Like that’s magic. And you get to see all of the writers who did the song come together and sing harmonies together and put on their own little twists. And I think that is something that is like really undervalued in Nashville.  Because most of the time, people don’t host their own rounds, right? They’re all scheduled differently. And when I can bring my friends who I write songs with and we do rounds together, it’s the coolest thing on the planet. 

So, what does Allie Colleen have coming up?

We played a song tonight called Grass on the Grave and we sent it off for mastering yesterday. So as soon as that song comes back, music distributors in Nashville, they prefer eight weeks, so I think just a blind guess, I feel like that would be the beginning of May. But Grass on the Grave will be next. And then hopefully a song called Nothing New that we’re teasing right now on socials, but it’s gonna take some time.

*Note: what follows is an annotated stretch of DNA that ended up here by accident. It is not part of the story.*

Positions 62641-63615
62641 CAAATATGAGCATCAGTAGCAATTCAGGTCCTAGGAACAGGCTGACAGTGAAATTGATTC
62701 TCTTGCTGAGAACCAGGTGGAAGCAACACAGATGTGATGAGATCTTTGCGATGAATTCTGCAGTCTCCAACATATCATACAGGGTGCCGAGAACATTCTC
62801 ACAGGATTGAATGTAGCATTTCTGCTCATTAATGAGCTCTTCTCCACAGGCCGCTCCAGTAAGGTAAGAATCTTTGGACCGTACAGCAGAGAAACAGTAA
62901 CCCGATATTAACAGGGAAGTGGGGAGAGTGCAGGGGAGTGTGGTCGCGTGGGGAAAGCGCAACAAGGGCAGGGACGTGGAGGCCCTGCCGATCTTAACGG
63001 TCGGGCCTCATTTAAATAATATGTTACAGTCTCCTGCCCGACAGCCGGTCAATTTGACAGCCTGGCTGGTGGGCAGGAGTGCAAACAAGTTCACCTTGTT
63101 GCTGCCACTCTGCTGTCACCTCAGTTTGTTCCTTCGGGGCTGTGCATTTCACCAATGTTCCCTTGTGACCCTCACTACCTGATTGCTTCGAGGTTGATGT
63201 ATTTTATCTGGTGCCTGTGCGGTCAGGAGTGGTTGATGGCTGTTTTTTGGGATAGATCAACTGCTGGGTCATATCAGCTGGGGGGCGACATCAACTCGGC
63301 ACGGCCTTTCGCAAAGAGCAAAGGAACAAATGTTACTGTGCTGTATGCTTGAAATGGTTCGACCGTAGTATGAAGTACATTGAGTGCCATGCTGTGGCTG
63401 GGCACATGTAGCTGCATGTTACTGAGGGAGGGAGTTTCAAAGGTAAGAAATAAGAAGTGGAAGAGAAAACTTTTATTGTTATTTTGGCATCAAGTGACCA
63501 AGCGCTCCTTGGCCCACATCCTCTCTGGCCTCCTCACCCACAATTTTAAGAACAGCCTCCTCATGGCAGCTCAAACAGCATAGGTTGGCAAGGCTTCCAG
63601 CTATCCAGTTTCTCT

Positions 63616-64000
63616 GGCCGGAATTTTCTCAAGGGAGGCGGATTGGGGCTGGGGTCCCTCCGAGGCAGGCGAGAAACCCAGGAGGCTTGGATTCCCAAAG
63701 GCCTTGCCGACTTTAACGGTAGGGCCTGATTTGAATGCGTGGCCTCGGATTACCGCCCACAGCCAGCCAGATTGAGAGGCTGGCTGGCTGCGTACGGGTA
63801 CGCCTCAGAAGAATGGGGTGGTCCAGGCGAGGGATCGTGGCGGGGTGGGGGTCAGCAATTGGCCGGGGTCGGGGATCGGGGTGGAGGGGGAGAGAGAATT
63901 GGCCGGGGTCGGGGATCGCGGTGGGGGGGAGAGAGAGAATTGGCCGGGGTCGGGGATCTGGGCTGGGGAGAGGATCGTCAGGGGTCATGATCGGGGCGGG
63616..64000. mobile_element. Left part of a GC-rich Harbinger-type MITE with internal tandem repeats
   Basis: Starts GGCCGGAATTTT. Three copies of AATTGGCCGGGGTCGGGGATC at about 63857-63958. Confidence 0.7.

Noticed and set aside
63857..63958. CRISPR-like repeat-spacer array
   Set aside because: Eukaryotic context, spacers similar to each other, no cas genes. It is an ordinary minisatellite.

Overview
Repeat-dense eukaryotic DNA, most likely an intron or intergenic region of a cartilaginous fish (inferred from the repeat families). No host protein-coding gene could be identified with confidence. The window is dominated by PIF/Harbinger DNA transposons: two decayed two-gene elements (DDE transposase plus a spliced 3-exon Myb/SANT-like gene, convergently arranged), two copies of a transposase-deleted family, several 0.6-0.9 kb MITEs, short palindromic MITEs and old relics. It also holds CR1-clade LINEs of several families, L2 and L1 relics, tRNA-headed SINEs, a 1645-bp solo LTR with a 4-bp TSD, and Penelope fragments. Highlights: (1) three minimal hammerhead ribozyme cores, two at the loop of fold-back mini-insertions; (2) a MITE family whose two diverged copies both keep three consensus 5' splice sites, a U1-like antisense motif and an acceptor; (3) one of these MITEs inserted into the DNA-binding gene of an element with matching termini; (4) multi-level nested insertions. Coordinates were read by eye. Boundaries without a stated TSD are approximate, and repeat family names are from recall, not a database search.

I would really like to start looking at four to six weeks apart from each other, but we’re gonna have to start getting them all mastered faster to be able to do that  But I can’t wait for Grass on the Grave to come out.  And my dream, if we can financially achieve it this year, would be to get all of these songs mastered that we have right now. We’re looking at print vinyls, and we’ll be selling those vinyls on the road and through the website, but they’re still gonna come out on streaming individually every nine weeks.

And the main thing is, I don’t care what brings you to my show, but just please come with a desire to learn who Allie is.